Live Concert Photography: Celebrate Brooklyn! Festival at the Prospect Park Bandshell 6/8/19: Ibeyi with Sudan Archives
Although it’s gone through a number of different names throughout it’s 41 year history, the BRIC Celebrate Brooklyn! Festival is one of the longest run, summer outdoor concert and performance series in New York. And from its first shows, the festival’s long-held mission has been to bring Brooklyn residents — and those who love and enjoy all things Brooklyn — together in a safe, harmonious setting to enjoy and celebrate the vibrant cultures that has made Brooklyn, one of the most most diverse places in the world; in fact, as the organizers have strongly emphasized, “We believe it is especially important to use artistic platforms to reaffirm the very basis of what Brooklyn and America is — a welcoming, supercollider of ideas and cultures, informing and enriching each other. ”
Throughout the Festival’s history, the Prospect Park Bandshell has hosted an eclectic list of established and emerging artists across a large and adventurous array of styles and genres, including Americana, African music, world music, classical music, jazz, pop, alt-rock, indie rock, hip-hop, soul, R&B and a long list of others. And as a result, the bandshell has had an impressive array of artists play on its stage including, Dr. John, Maceo Parker, They Might Be Giants, The Neville Brothers, Talib Kweli, Ladysmith Black Mambazo, the Jazz at Lincoln Center Orchestra, Beck, Hugh Maskela, Joan Armatrading, Willie Nelson, Chaka Khan, Angelique Kidjo, Seun Kuti, Mavis Staples, Marco Benevento, Bilal, Lisa Loeb, Poliça, Cymbals Eat Guitars, Alice Smith, Brooklyn Raga Massive, The Soul Rebels, Orkesta Mendoza, Musiq Soulchild, Robert Randolph and The Family Band, Eric Krasno, Yossou N’Dour, Amadou and Mariam, Brandi Carlile, Ruthie Foster, the acclaimed Canadian jazz act BADBADNOTGOOD the up-and-coming Canadian singer/songwriter and JOVM mainstay Charlotte Day Wilson and recently, the iconic R&B and soul legend Patti LaBelle.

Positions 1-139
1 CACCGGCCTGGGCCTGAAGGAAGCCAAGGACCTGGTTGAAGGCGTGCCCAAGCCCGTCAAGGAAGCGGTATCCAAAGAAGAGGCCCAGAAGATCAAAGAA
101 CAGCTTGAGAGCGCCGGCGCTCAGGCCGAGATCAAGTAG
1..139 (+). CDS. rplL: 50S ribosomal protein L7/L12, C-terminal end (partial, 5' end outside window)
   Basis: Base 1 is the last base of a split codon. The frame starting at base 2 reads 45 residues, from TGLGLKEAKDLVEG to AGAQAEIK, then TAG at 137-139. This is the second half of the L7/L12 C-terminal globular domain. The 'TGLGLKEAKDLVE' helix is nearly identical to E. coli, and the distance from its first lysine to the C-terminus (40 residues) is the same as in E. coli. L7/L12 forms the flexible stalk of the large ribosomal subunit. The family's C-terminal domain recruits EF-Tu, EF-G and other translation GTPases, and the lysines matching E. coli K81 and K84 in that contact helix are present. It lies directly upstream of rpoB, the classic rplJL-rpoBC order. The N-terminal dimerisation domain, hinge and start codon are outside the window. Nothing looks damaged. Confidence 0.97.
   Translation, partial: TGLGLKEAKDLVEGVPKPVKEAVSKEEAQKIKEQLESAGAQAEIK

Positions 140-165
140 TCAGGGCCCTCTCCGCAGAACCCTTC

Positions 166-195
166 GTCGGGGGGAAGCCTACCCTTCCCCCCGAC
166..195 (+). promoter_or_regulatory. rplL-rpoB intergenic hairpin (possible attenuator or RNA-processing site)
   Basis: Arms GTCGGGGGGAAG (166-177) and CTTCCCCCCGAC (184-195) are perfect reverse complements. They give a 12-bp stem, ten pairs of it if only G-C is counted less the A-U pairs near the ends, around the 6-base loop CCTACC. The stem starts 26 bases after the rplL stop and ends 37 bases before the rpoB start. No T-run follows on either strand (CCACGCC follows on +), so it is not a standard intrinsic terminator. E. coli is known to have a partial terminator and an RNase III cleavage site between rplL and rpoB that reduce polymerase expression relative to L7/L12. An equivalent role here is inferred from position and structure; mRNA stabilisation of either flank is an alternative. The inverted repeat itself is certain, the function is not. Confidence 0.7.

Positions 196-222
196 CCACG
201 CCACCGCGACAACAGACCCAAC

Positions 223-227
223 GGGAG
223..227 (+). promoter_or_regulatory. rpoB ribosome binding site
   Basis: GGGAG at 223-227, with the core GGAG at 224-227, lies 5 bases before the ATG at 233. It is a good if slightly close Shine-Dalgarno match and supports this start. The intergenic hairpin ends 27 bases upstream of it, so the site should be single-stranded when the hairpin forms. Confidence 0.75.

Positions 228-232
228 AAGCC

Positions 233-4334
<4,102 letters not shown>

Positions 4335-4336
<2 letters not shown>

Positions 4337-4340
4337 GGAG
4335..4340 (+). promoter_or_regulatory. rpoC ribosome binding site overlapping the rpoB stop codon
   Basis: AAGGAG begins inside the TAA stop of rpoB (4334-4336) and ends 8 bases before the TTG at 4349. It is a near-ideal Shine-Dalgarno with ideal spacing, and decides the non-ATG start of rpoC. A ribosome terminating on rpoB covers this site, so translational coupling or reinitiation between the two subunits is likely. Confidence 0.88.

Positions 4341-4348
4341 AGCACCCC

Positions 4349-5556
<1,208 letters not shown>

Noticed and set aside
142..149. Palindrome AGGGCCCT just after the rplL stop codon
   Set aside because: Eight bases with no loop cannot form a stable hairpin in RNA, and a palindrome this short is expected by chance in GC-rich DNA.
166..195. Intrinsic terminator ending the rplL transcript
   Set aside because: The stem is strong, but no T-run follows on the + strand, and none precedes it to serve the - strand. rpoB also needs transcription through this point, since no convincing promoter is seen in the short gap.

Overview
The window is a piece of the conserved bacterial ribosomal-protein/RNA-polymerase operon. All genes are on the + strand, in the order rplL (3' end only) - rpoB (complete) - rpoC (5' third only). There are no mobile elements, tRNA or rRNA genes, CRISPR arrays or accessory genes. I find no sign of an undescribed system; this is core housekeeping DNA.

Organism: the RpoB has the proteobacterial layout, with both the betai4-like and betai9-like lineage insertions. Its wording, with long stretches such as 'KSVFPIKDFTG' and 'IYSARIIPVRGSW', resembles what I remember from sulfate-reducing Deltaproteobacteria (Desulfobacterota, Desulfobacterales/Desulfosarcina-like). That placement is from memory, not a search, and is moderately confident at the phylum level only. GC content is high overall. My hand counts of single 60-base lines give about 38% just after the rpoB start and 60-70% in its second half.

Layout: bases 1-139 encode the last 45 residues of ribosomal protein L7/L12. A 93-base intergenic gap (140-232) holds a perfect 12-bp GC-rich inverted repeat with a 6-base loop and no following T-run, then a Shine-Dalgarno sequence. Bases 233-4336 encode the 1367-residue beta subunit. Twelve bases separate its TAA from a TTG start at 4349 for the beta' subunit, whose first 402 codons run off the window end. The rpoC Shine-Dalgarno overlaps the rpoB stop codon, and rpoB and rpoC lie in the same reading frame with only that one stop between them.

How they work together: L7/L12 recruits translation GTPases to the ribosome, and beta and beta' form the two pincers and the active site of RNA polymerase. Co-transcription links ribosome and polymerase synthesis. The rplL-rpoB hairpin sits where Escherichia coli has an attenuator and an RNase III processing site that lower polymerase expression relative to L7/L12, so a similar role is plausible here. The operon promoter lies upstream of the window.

Earlier this past month, Celebrate Brooklyn! Festival at Prospect Park Bandshell hosted the internationally acclaimed Afro-Cuban electro pop duo and JOVM mainstays Ibeyi, Sudan Archives, the Sudanese fiddle music, R&B and electro pop-inspired solo recording project of the Cincinnati-born, Los Angeles-based, violinist, vocalist and producer Brittney Parks and Orion Sun, the solo recording project of New Jersey-born, Philadelphia-based vocalist, multi-instrumentalist and producer Tiffany Majette. (Unfortunately, because of some commuting issues — thank you, MTA — I wound up completely missing Majette’s set. Hopefully, I can catch her when she’s next in town.)
Deriving their name from the Yoruba word for twins ibeji, the French-Cuban twin sibling duo Ibeyi (pronounced ee-bey-ee), comprised of Lisa-Kainde Diaz and Naomi Diaz have become JOVM mainstays and a critically applauded, internationally recognized act. The Diaz Sisters can trace the origins of their musical career to growing up in a musical home — their father, was Anga Diaz, best known for his work as a member of the acclaimed Buena Vista Social Club for collaborating with Ibrahim Ferrer, Ruben Gonzalez and Compay Segundo. Anga died when the Diaz Sisters were both 11 and upon his death, they studied Yoruba folk songs and the cajon, an Afro-Carribean drum, which their father had specialized in throughout most of his musical career.